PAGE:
The number of spam attacks seems to approximately follow a logistic model (see insert). Here is a list of the number of attacks P (in millions), starting on January 2001 (t = 0) through october 2002 (t = 21 ): 0.74, 0.81, 0.89, 1.01, 1.14, 1.301, 1.50, 1.74, 2.01, 2.31, 2.64, 2.98, 3.33, 3.67, 4.00, 4.30, 4.57, 4.80, 5.00, 5.16, 5.30, 5.41 Your job will be to find a suitable model for this data, and to use it to determine some trends. |

**Write a report that has the following parts.**

- Title, Author, Date, Course and Section, Instructor.
- Calculate numerical estimates of for t =1 through t = 20. For this, use the "central difference " approximation
- Plot of (vertical axis) versus (horizontal axis) for the points you have information on (see previous question)
- Use Maple's
**fit**command to fit a polynomial curve

to the points in the previous question by choosing suitable values of the parameters , , and . Plot together the points and the curve that you have chosen, so that it can be verified (visually) that you have a ``reasonable fit''.

- The differential equation

is satisfied approximately by the number of spam attacks (in millions) as a function of time (in months). Explain why.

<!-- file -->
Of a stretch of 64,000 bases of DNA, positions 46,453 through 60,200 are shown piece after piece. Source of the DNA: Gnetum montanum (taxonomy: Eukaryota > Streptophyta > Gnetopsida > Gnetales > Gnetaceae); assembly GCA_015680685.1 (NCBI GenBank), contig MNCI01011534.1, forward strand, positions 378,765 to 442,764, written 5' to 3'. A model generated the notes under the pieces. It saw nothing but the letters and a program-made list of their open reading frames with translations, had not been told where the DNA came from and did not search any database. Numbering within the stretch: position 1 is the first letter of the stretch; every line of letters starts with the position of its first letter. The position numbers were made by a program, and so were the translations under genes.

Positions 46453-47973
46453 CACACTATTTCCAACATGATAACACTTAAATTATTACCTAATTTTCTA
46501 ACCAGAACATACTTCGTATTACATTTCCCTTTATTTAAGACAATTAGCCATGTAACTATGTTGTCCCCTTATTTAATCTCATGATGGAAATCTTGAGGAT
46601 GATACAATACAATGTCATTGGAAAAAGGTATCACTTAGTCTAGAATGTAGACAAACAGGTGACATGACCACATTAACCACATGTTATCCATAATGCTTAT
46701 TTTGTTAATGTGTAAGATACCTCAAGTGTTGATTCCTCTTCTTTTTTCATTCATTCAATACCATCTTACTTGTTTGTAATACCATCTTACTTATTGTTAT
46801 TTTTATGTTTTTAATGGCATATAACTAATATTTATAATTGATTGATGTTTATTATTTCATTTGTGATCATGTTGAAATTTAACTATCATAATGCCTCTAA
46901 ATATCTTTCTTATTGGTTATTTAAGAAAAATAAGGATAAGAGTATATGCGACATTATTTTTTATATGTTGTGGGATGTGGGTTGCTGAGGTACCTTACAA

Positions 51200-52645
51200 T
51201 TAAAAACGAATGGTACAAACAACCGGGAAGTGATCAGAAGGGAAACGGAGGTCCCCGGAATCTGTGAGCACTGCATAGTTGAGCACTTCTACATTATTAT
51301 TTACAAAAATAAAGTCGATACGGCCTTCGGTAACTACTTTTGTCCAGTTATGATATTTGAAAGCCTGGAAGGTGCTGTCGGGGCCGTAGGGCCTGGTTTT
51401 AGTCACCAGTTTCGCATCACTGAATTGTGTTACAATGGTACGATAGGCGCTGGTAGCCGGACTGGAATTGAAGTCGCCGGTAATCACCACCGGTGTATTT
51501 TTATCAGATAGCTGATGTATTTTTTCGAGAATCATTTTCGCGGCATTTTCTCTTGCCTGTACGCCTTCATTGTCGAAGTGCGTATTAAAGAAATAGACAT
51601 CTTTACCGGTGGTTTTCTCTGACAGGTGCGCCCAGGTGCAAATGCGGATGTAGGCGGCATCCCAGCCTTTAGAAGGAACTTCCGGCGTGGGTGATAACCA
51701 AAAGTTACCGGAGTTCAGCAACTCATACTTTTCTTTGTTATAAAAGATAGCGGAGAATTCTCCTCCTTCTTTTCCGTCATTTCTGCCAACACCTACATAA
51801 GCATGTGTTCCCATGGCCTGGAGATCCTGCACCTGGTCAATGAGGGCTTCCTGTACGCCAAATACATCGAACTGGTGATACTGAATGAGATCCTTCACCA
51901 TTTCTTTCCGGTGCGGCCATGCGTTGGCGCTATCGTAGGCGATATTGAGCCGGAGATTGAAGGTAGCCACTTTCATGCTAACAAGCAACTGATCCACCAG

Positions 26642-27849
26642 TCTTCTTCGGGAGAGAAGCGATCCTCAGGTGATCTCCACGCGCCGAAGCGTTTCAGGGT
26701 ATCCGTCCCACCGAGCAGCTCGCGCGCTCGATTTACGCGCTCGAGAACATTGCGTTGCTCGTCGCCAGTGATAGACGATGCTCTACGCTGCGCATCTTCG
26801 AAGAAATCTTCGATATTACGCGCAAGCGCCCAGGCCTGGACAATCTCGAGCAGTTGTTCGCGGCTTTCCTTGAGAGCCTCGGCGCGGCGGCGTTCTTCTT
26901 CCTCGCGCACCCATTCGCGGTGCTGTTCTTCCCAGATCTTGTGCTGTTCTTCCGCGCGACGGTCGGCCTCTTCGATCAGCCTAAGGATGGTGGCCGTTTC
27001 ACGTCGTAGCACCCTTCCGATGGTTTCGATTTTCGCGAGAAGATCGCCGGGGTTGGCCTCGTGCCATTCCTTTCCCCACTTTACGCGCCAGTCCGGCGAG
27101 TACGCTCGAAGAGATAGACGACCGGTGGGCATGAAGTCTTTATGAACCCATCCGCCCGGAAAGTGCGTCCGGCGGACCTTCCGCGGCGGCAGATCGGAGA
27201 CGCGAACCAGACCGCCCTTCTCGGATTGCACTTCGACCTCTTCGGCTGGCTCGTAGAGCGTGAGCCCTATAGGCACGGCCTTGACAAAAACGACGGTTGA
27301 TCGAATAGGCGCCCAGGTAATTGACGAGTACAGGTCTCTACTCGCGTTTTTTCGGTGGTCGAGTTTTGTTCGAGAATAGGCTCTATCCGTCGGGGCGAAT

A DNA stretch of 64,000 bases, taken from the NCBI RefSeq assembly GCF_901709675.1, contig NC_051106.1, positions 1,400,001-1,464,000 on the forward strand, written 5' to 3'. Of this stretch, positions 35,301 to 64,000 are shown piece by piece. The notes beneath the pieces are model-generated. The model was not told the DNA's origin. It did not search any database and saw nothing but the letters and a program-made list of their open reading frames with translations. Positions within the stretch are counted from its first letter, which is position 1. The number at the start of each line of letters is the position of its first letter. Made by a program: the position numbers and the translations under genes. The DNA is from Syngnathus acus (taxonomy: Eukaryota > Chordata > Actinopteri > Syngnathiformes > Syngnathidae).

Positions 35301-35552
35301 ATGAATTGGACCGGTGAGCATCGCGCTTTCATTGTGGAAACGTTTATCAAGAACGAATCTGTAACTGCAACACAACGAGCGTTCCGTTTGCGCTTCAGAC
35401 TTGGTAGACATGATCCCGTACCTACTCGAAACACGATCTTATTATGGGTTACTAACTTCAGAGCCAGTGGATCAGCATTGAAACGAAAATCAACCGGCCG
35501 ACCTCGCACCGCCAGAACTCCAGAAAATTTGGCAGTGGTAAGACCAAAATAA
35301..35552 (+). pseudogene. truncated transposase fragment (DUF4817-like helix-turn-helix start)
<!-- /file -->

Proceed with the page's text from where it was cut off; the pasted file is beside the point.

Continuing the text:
- Use algebra and Maple to determine if there exist equilibrium values of . Verify your answer by producing a slope field plot with 1 < t < 30 and 0 < P < 10.. Comment on whether the plot confirms or not your conclusion on equilibrium values.
- Generate a slope field plot with 0< t < 100 and 0 < P < 10 . What does the model predict the number of attacks will be in January of 2003? What will be tthe number of attacks in January of 2008?

**Tips, comments, and additional information**

- In this example, points and a curve are plotted together:

with(plots):

p1 :=PLOT(POINTS([1,2],[2,4],[1.5,3]));

p2 := plot(x^2,x=0..2):

display([a,b]);

To use differential equations related commands in Maple you must first load the package DEtools. Here is an example of how one plots in Maple a direction field and a solution of the logistic differential equation . Note the x(t) term:

with(DEtools):

de1 := diff(x(t),t) = 3*x(t)*(1-x(t)/300);

DEplot(de1,x(t),t=0..3,x=0..400);

Here is how to plot the slope field and a particular solution:

DEplot(de1,x(t),t=0..3,x=0..400,[[x(0)=50]]);

Maple can solve some differential equations, for example:

dsolve({de1,x(0)=50},x(t));

Curve fitting in Maple may be done with the fit command. Here is one example:

with(stats):

xvals = [-2.,-1.,0.,1.,2.];

yvals = [-3,0,1,0,-3];

fit[leastsquare[[x,y], y=a*x^2+b*x+c]]( [xvals,yvals]); - The final project should have only one author. You may discuss the project with your classmates, but what you turn in should contain your own original designs.
*Before each calculation, describe in English what you are about to do.*- Use the electronic submission system to turn in your work.
- Maple should be used in all calculations and plots.
- For basic information on Plotting, solving equations and
calculating integrals in Maple: see the Maple worksheet
*`` Introduction to Maple in Calculus II''(intro142.mws)*, located in*www.math.uri.edu/Center/* - MAPLE HELP is be available. The schedule and location is
announced in
*www.math.uri.edu*.